Granted, I understand it takes alot of effort to wrap these things up elegantly in order to make them just work. But, until they have a real GUI front end on this thing, don't bother. Check out Q, or just get VPC or Parallels.
[Version 2.3pre2]


burypromote


Anonymous reviewed on 09 Jul 2005
The instructions that come with the binary version are no good - "cannot find image file".
[Version 2.2.1]


burypromote
+3


Anonymous reviewed on 08 Jul 2005
Unfortunately, many open source projects require some rudamentary "CS" (computer science) knowledge, e.g. How to use a command line, what gcc is, etc.

If you do not possess these skills, I recommend looking to see if a "binary" (i.e. pre-compiled) version is available from someone. Many people make them available as a service to the less skilled, or those who dont have the time.

Alternatively, look at a commercial solution, e.g. Virtual PC.
[Version 2.2.1]

4 Replies

burypromote
Anonymous commented on 09 Jul 2005
I agree.I hate when people write bad reviews on something because they cant figure out how to use it.
burypromote
+1
Anonymous commented on 11 Jul 2005
Then why not give us plebs some useful hints and tips. If you were able to build it under Mac OS X tell us how you did it. The instructions provided simply do not work, e.g. My attempts always result in "no default output file for gcc". OK I could probably work out how to cure this but one wonders if the supplier of the instructions actually bothered to test them before release. Alternatively if you've developed a binary why not put it somewhere useful for others to download.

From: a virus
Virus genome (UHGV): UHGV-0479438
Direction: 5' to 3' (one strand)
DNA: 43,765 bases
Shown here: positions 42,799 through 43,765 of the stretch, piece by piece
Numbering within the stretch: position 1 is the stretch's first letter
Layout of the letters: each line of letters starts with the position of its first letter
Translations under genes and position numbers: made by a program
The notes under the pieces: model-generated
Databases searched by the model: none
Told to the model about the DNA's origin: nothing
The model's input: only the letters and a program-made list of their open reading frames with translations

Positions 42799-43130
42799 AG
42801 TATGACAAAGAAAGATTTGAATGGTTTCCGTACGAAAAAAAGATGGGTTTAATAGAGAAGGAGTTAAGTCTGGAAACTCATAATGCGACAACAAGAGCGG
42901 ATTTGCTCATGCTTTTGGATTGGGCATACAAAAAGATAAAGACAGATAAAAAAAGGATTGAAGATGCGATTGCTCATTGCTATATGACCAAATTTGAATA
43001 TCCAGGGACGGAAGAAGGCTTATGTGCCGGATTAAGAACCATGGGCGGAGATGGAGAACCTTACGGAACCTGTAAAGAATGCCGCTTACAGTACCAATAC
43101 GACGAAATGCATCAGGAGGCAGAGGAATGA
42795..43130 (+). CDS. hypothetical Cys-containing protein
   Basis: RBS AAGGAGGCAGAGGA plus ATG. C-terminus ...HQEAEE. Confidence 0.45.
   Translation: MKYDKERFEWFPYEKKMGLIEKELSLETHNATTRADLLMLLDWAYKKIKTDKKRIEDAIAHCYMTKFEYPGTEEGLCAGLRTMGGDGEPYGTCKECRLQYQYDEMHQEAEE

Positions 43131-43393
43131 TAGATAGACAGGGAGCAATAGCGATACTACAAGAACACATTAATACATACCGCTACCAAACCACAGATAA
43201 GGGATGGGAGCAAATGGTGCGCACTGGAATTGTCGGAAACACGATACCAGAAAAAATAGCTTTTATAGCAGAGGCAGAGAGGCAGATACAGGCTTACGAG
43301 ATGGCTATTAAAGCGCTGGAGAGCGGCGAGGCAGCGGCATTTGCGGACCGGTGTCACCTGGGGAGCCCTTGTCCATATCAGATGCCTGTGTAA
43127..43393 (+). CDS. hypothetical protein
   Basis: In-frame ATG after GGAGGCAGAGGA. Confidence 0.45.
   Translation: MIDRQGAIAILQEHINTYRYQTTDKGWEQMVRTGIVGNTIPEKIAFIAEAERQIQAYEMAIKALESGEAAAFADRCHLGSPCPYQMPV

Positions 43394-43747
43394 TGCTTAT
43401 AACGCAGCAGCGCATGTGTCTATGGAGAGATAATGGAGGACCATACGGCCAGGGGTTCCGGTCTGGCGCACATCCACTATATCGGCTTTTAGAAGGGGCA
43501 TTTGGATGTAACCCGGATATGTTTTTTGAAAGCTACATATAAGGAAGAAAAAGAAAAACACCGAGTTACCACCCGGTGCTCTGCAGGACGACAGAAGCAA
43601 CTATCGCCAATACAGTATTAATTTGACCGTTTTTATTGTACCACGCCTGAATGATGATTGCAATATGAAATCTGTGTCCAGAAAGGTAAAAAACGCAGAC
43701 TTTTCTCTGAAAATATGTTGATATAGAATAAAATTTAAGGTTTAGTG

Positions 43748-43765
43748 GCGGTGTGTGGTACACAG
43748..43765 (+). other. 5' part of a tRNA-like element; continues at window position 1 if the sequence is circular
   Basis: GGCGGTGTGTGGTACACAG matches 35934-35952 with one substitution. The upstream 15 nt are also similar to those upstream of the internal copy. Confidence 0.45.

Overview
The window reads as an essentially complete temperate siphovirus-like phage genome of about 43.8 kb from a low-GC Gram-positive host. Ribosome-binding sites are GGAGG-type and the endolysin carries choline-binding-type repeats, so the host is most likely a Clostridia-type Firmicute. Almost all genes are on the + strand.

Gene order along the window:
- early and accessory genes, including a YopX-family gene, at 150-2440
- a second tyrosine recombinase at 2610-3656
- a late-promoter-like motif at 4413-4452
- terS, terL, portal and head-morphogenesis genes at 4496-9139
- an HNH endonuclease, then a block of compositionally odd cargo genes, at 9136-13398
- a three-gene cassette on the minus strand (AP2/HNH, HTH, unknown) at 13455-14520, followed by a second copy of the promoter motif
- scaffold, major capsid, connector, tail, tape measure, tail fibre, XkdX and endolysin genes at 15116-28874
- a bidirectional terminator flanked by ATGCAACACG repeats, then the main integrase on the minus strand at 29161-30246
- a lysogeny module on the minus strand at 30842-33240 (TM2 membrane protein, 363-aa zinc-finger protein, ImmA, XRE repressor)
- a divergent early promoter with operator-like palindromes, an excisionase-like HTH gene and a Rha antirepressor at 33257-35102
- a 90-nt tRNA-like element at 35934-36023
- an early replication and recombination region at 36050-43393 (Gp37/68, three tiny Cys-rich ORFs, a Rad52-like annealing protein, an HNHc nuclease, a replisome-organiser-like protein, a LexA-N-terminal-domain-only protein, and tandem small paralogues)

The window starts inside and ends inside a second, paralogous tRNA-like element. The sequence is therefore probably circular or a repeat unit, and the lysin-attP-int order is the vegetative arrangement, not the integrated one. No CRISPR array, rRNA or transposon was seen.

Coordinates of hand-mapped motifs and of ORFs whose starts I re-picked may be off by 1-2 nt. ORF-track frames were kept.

burypromote
Haplo replied on 30 Jan 2006
I don't suggest VPC. Back when VPC was run by whoever used to own it, it was good. Now it's just microsoft windows with Microsoft Virtual Computer™. Bochs is not very good regardless, I've heard that QEMU is better, plus QEMU will install more than microsoft products and can emulate more than just x86. Also, some dude with more free time than me made Q. I'm still trying to get a copy of XP Pro, but Q lets you do everything worthwhile that VPC can do (including save states) only it has better drivers and is faster, and has much better CD/DVD support (you can install to Q from a windows/DOS CD or DVD). Also, VPC has no support for other save states, but Q can import guest machines from VPC7. Did I mention Q is free?

http://kberg.ch/q/
burypromote
+1

+7
Mikuro replied on 27 Aug 2006
This this is a general-population web site, reviews by normal users are legit. If it's too hard for a normal user to use, then it deserves the low rating. Ratings exist to help people decide what's worth trying. Clearly, this is not worth trying for most users.

Ease of use is important. That's why Macs exist.
burypromote
+1


Anonymous reviewed on 02 Jun 2005
Can someone please explain how this works? I have no idea how to compile something and the website with "instructions" sucks.

I am all about open source but the difficulty level to get this stuff to work is ridiculous.
[Version 2.2]


burypromote
+1